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Afternoon tea at ­Criterion Restaurant
Silwen Randebrock/Alamy


At the British Museum, the Rosetta Stone and the Elgin Marbles provide a peek into the world’s very distant past. Their ownerships may be a controversial issue, but their historical significance is undisputable. And admission is free.


In the mood to do what George Orwell, Karl Marx and Lenin all did at some point in their lives? Then head to Speakers’ Corner near the Marble Arch in Hyde Park and have your say on your favorite topic. Beware the hecklers, though.


Homesick for a wee bit of America? Get your USA on at the Benjamin Franklin House near Trafalgar Square. It’s the only surviving home of this Founding Father.


The Beatles conquered America … with a little help from Abbey Road Studios. Music is still created here, and the street crossing made famous on the Abbey Road cover remains a Beatles-fan magnet.
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Take a break from seeing the sights with a sweet treat at Parlour Restaurant inside the Fortnum & Mason department store.
Courtesy Fortnum & Mason


Hell’s Kitchen fans who want a taste of celeb chef Gordon Ramsay (without the four-letter words) flock to Restaurant Gordon Ramsay. Just plan on making your reservation at least a month in advance.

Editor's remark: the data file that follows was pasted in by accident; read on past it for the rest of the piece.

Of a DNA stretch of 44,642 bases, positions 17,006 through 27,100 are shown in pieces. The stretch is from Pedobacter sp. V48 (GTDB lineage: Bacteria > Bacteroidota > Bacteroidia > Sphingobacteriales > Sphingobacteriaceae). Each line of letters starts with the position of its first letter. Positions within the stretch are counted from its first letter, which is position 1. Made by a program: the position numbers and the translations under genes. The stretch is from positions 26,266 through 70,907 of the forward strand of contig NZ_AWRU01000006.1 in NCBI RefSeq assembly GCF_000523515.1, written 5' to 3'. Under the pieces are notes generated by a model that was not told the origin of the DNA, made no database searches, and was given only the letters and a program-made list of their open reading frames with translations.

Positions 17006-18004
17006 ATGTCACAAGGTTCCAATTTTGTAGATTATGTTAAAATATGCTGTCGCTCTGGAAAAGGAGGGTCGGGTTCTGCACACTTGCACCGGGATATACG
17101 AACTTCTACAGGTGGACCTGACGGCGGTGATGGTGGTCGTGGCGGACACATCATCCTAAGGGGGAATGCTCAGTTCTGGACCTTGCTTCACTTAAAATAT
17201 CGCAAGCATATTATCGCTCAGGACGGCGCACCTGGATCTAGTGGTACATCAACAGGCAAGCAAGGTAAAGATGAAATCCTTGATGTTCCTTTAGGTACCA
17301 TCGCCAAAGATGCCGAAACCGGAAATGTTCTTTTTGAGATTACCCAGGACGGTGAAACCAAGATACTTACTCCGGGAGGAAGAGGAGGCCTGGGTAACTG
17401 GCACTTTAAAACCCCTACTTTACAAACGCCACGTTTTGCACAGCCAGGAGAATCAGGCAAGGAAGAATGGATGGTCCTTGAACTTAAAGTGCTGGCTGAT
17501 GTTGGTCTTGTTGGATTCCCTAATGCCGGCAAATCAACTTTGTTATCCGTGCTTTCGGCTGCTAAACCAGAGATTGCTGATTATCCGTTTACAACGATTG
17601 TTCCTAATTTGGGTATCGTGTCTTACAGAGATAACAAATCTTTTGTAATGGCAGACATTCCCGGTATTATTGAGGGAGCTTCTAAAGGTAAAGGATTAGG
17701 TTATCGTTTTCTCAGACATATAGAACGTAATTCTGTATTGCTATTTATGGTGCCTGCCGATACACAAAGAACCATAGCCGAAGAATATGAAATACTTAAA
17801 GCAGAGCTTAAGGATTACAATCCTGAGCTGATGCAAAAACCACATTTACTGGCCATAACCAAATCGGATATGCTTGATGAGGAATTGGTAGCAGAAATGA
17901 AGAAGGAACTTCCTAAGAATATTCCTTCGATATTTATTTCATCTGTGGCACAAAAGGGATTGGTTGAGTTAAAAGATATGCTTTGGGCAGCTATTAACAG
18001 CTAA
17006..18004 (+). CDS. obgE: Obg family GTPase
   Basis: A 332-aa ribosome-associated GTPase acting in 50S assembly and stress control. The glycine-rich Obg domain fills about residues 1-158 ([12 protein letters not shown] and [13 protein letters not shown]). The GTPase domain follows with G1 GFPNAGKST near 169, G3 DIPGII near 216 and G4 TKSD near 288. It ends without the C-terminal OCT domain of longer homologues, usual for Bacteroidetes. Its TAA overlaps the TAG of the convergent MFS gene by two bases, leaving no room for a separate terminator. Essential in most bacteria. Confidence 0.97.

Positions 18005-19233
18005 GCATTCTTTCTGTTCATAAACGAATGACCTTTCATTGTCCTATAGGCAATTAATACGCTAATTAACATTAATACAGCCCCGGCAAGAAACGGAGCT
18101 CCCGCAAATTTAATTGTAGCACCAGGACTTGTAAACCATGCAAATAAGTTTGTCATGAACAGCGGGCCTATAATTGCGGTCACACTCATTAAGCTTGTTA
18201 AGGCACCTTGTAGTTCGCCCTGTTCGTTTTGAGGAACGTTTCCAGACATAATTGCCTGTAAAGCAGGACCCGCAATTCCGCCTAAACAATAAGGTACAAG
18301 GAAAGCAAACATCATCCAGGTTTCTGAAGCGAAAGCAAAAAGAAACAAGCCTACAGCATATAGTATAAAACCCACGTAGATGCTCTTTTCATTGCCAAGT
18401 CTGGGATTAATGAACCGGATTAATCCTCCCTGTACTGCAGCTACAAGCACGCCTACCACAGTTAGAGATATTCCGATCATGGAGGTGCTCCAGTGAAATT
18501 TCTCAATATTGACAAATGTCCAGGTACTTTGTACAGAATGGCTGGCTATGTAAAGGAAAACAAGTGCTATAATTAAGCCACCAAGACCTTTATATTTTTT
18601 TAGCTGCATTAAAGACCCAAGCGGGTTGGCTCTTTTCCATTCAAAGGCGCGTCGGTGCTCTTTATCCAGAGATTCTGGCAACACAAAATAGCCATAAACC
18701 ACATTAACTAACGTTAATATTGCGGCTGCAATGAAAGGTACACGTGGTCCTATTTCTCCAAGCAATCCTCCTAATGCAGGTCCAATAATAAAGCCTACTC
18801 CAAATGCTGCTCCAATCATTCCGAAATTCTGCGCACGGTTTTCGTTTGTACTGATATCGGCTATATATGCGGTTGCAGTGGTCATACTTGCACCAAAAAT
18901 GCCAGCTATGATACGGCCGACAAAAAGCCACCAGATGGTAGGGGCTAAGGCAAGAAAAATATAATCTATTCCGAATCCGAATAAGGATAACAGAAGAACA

Three weeks after what’s formally known as the Championships, the All England Lawn Tennis and Croquet Club at Wimbledon will serve as host for the Olympic tennis matches. Behind-the-scenes guided tours are available, as are its world-famous Kentish strawberries and cream.


Say farewell to London with a meal at Criterion Restaurant on Piccadilly Circus. Its jaw-dropping opulence (lots of gold, marble, grand windows and soaring arches) is entirely appropriate in a city with eight palaces. Try the roasted fillet of Shetland halibut, and then smile because you know this is the place where Dr. Watson first hears of Sherlock Holmes in A Study in Scarlet. When you get home, watch The Dark Knight and savor the scene that was filmed here. Then regret ever having to leave in the first place.

American Way executive senior editor Chris Wessling would move to London in a heartbeat.